An onibi (鬼火) is a kind of kaika in Japanese mythology. According to folklore, they are spirits born from human and animal corpses, which pass as people who have become bitter and turned into fire and appear occasionally.
Sometimes the expressions will-o'-the-wisp or lantern-pumpkin are translated into Japanese to resituate the meaning of the term onibi.
According to the Wakan Sansai Zue composed in the Edo period, an onibi is a blue light like a pine torch and many of them used to gather and humans who come near them have their spirit sucked out.
Moreover, from the illustration of the same Zue, we can guess that it is about two or three centimeters in diameter for a height of about twenty or thirty centimeters and that it floats in the air at about one or two meters from the ground.
According to Yasumori Negishi, in the 10th chapter Onibi no Koto of his essay Mimibukuro of the Edo period, there is an anecdote about an onibi that appeared above Mount Hakone which split in two, flew around, reformed and split again several times.
Nowadays, several theories have been put forward about their appearance and characteristics.
They are generally blue as mentioned before but some are bluish, white, red and yellow. As for their size, some are as small as a candle flame, others are about as big as a human being and some are even several meters long.
Sometimes only one or two of them appear, at other times there are twenty to thirty simultaneously and even at times countless onibi burn and disappear all night.
Times of frequent appearance
They usually appear from spring to summer and often on rainy days.
Places of frequent appearances
They usually appear in aquatic areas such as wetlands, as well as in forests, meadows and cemeteries and often in places surrounded by natural elements, but rarely in cities.
Some, when touched, are not hot like a fire, but some others burn objects with a heat similar to a real fire.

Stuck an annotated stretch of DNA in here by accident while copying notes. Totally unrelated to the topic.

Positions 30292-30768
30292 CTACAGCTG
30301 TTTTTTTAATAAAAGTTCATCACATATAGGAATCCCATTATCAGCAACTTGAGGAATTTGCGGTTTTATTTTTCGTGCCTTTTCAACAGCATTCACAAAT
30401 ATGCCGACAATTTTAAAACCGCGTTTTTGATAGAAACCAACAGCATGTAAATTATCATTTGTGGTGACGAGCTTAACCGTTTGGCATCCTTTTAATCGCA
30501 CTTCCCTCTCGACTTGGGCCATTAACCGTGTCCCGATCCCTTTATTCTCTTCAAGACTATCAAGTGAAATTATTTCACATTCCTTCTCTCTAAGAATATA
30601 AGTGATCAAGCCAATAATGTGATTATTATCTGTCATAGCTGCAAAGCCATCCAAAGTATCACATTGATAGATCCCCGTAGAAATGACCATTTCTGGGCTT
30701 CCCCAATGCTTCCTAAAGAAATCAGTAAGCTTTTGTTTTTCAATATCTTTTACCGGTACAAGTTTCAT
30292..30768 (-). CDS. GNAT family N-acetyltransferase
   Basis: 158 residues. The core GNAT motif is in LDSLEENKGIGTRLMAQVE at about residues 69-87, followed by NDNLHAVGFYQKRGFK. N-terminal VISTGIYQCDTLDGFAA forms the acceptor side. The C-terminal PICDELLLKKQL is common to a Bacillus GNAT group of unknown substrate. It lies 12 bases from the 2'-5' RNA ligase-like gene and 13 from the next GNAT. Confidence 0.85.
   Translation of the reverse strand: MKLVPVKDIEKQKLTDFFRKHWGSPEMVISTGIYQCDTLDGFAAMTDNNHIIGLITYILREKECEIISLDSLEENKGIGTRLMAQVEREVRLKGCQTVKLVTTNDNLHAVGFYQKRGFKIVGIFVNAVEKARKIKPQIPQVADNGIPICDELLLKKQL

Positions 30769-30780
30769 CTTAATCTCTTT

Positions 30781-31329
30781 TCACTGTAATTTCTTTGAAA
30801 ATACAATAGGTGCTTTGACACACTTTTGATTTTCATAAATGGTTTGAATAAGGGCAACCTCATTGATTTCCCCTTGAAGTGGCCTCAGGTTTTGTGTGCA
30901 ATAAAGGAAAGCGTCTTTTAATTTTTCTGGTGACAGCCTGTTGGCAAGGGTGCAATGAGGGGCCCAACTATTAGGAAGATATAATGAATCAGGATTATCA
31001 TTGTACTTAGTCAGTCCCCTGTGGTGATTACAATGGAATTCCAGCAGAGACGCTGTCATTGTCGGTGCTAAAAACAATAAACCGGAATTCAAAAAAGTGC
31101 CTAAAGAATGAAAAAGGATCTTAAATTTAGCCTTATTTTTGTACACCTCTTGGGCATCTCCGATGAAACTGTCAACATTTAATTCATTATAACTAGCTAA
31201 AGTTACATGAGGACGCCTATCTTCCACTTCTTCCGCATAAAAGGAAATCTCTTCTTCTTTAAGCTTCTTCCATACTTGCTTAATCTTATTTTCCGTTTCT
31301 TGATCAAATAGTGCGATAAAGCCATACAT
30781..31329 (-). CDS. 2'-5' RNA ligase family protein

Types of onibi
Since onibi are considered a type of kaika, there are such as those mentioned below and in addition to these, there are also shiranui, chōchinbi, janjanbi, and tenka among others.
One theory holds that kitsunebi is also a kind of onibi but another opinion maintains that strictly speaking they are different from onibi.
Asobibi (遊火, lit. "fire game") is an onibi that appears below the castle and above the sea in Kōchi in Kōchi Prefecture and on Mount Mitani.
It seems very close but moves very far away and when we think of it splitting repeatedly, we must also think of it reconstituting itself as a single being. It is said to cause no particular harm to humans.
In Watarai District of Mie Prefecture, the onibi are called igebo.
Inka (陰火, lit. "shadow fire") is an onibi that appears simultaneously with a bōrei or yōkai.
Kazedama (風玉, lit. "wind ball") is an onibi particular to Ibigawa in the Ibi district of Gifu prefecture. In storms, it appears as a spherical fireball. It is said to be as big as a personal tray and it gives off a bright light.
During the typhoon of the Meiji 30 era (1897), this kazedama appeared from the mountain and floated in the air several times.
The Sarakazoe (皿数え, lit. "counting plate") is an onibi that appears in the Konjaku Gazu Zoku Hyakki by Toriyama Sekien. In the Banchō Sarayashiki known for its ghost stories, Okiku's spirit appears as an inka ("shadow fire") out of the well and is depicted as counting plates.
The Sōgenbi (叢原火 or 宗源火, lit. "fire of the source of religion") is an onibi in Kyoto in the Gazu Hyakki Yagyō of Toriyama sekien.
It is stated that it is a monk who once stole the jizōdō from the Mibu-dera, received the Buddhist punishment and became an onibi and the anguished face of the priest is said to float inside the fire.
This name also appears in the Shinotogibōko, a collection of ghost stories from the Edo period.
The Hidama (火魂, lit. "spirit on fire") is an Onibi from Okinawa Prefecture. It usually lives in the kitchen behind the charcoal extinguisher, but it passes for assuming a bird-like form and flies around and sets things on fire.